Osprey Duro 6 review: a marvellous hydration pack for your long wilderness runs

Run free and run far with Osprey’s Duro 6 hydration pack, designed with the exacting needs of adventurous trail runners – and the environment – in mind

Osprey Duro 6
(Image: © Osprey)

Advnture Verdict

A seriously superb running backpack: well thought out, 100% recycled, comfortable, and with smart storage pockets, it won’t let you down on the backcountry trails


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    Multiple storage pockets

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    Soft flasks included

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    Customized fit

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    Elasticated fabrics


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    Not as light as some

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Californian backpack extraordinaires Osprey have brought their considerable expertise to the trail running world with some of the best hydration packs available today. Their Duro (unisex) and Dyna (women-specific) packs come in a range of sizes and are designed to allow you to carry everything needed to run further in comfort.

There are four sizes in the Duro range, the LT (0.5 litres), the 1.5, the 6 and the 15. While the two smaller packs only have space for the bare essentials – and the 15 pretty much masquerades as a daypack – the Duro 6 is perfectly sized to hold everything you need for a long, adventurous run without weighing you down. It’s multiple storage solutions, customisable fit and trail-ready hydration flasks make it a great option.

Osprey Duro 6: First impressions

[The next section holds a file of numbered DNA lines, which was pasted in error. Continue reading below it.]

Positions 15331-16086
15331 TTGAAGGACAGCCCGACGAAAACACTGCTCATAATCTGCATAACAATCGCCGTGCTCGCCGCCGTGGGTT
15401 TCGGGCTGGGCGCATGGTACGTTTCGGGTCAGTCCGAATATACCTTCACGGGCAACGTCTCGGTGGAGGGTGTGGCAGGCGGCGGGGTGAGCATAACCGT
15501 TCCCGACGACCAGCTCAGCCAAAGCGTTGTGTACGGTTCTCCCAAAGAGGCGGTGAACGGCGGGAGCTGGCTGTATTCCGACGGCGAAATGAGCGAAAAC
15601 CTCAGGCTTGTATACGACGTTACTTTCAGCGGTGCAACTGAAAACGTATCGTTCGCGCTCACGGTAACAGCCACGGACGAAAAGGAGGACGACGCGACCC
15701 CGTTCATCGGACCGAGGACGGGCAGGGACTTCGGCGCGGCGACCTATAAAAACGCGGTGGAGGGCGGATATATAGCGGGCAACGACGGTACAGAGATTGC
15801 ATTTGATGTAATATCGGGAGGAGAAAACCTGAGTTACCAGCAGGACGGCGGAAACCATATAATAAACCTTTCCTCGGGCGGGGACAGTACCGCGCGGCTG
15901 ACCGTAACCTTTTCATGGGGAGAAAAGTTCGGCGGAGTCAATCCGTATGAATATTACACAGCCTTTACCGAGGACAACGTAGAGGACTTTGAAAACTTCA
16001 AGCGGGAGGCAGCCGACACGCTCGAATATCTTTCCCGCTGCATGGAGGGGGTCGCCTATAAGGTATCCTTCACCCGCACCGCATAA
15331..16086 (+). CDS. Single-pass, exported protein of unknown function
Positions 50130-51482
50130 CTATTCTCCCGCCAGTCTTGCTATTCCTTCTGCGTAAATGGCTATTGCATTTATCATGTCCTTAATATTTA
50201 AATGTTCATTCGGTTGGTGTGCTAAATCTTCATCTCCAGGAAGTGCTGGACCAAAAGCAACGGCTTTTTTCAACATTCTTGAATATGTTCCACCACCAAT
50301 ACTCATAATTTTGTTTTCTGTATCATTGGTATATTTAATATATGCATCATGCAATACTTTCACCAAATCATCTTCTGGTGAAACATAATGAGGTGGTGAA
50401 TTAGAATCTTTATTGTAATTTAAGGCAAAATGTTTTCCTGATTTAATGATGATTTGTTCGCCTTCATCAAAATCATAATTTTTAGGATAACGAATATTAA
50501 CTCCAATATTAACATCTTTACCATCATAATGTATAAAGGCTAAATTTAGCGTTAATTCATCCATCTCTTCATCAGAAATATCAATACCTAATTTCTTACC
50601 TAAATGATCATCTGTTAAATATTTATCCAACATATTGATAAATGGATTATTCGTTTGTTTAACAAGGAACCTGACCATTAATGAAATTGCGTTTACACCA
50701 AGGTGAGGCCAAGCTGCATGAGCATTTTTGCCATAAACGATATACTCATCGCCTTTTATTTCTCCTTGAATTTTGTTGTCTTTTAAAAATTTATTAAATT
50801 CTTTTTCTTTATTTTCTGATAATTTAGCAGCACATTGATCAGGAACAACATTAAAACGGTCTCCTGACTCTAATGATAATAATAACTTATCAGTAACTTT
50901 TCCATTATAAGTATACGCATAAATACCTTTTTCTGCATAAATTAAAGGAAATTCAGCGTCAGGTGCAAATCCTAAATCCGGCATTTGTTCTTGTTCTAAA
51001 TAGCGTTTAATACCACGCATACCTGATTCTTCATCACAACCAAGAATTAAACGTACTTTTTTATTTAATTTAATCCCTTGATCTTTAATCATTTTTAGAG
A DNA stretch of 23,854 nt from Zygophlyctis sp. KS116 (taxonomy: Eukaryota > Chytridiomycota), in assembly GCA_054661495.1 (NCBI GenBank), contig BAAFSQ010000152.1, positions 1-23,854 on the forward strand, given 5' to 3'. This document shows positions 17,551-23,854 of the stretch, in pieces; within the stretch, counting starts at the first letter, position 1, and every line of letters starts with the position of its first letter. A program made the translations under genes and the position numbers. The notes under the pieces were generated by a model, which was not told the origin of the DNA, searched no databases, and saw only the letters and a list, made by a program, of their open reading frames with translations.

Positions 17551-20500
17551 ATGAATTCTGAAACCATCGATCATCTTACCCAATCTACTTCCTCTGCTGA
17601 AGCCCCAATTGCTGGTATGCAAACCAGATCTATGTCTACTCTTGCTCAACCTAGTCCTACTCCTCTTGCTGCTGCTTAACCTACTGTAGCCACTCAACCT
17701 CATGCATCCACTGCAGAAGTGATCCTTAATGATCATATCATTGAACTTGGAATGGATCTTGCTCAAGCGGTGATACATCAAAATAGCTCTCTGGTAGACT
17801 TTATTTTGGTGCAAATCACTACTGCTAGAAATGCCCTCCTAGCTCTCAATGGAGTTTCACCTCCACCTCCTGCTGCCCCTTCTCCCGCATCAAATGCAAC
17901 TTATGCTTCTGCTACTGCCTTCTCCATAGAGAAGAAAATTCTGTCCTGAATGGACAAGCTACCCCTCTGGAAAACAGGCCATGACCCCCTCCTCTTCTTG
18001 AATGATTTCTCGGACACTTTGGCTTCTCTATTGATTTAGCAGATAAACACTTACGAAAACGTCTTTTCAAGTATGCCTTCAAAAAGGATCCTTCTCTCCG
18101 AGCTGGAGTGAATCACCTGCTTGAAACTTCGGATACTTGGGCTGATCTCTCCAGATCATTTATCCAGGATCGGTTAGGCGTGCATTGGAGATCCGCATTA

Speaking of pockets, there are no less than twelve compartments – I think, I keep discovering more – for your various bits and bobs, which is ample to say the least. The two main zippered compartments cross the pack diagonally and there’s enough space for your running jacket and waterproof pants, as well as for other items like your wallet, keys and headlamp.


RRP: £120 (UK) / €140 (EUR)

Weight (without bottles): 400g / 14.1oz

Fabric: 320Gr Nylon Stretch Mesh

Colors: Blue Sky, Dark Charcoal Grey

Fit: Unisex

Sizes: Small (75-90cm / 29.5-35.4in), Medium (90-105cm (35.4-41.3in) and Large (105-120cm (41.3-47.2in)

Compatibility: Whole day runs and multi-day outings in the hills and mountains

Fabric wise, Osprey gets a tick in the sustainability stakes thanks to the fact that the Duro is made entirely from recycled materials. The elastic quality of its Nylon Stretch Mesh is apparent from the off. This stretchiness, in effect, enhances the capacity of each pocket, while keeping them tight to the main body of the pack, giving you confidence that the non-zippered ones will keep hold of your items as you bound along the trails.

A zippered slash pocket is handily phone-sized and sits on the chest strap, making your device easy to reach should you need consult a navigation app or quickly take advantage of a photo opportunity. There’s also an integrated little whistle in here, should you need to attract attention in an emergency.

Osprey Duro 6: front of pack

There are a total of nine pockets that you can access without taking the pack off (Image credit: Alex Foxfield)

Okay, let’s round up all the other storage solutions here – we may be a while... There’s a large, stretchy front pocket for storing extra gear; the soft flasks sit in two large harness pockets on either side, complete with elasticated leashes that wrap around their lids so there’s no chance of them falling out; there are four lower harness pockets for food storage; and finally there are two open side panel pockets for whatever else you could conceivably take on a run. Phew!